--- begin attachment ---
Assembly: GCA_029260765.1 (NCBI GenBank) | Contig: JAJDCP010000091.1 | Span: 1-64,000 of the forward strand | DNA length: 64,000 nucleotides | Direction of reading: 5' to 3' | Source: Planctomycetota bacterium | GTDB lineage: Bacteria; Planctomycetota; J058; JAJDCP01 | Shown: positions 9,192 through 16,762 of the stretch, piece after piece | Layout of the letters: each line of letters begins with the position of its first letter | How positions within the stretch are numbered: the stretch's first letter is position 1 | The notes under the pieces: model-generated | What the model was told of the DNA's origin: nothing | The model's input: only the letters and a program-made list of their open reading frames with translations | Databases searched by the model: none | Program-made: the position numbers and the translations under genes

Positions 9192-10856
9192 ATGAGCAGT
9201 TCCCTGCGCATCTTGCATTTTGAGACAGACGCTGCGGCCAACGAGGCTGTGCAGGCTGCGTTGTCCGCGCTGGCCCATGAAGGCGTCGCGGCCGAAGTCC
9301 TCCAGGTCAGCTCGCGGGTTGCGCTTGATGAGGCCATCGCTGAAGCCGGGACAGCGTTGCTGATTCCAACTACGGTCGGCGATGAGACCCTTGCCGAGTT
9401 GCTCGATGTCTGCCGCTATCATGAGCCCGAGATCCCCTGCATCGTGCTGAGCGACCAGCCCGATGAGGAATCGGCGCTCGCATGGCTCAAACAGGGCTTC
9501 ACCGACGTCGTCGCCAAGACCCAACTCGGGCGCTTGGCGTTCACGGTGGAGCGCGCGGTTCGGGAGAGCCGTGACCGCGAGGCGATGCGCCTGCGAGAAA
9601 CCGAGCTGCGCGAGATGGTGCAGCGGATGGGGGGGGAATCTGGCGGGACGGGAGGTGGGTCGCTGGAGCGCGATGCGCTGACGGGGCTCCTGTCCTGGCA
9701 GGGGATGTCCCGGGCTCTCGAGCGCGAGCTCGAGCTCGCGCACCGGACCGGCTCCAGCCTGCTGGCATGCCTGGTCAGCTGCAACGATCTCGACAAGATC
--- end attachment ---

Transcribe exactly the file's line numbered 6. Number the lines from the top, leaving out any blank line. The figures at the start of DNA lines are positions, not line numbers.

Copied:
9401 GCTCGATGTCTGCCGCTATCATGAGCCCGAGATCCCCTGCATCGTGCTGAGCGACCAGCCCGATGAGGAATCGGCGCTCGCATGGCTCAAACAGGGCTTC